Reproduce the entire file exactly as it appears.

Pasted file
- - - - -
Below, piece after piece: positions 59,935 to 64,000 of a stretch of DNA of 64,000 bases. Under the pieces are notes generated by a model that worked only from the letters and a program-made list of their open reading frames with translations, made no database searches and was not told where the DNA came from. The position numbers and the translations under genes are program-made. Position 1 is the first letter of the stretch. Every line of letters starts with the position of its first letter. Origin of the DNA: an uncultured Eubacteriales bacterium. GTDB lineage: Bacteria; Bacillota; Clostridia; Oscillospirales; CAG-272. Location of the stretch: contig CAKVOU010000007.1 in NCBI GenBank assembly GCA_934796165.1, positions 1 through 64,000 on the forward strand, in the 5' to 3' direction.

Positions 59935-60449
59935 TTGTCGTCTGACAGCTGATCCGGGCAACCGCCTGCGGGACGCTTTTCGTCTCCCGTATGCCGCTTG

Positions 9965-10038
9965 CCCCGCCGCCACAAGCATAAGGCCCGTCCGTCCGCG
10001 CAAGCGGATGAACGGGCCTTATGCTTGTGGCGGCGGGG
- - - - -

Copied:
Below, piece after piece: positions 59,935 to 64,000 of a stretch of DNA of 64,000 bases. Under the pieces are notes generated by a model that worked only from the letters and a program-made list of their open reading frames with translations, made no database searches and was not told where the DNA came from. The position numbers and the translations under genes are program-made. Position 1 is the first letter of the stretch. Every line of letters starts with the position of its first letter. Origin of the DNA: an uncultured Eubacteriales bacterium. GTDB lineage: Bacteria; Bacillota; Clostridia; Oscillospirales; CAG-272. Location of the stretch: contig CAKVOU010000007.1 in NCBI GenBank assembly GCA_934796165.1, positions 1 through 64,000 on the forward strand, in the 5' to 3' direction.

Positions 59935-60449
59935 TTGTCGTCTGACAGCTGATCCGGGCAACCGCCTGCGGGACGCTTTTCGTCTCCCGTATGCCGCTTG

Positions 9965-10038
9965 CCCCGCCGCCACAAGCATAAGGCCCGTCCGTCCGCG
10001 CAAGCGGATGAACGGGCCTTATGCTTGTGGCGGCGGGG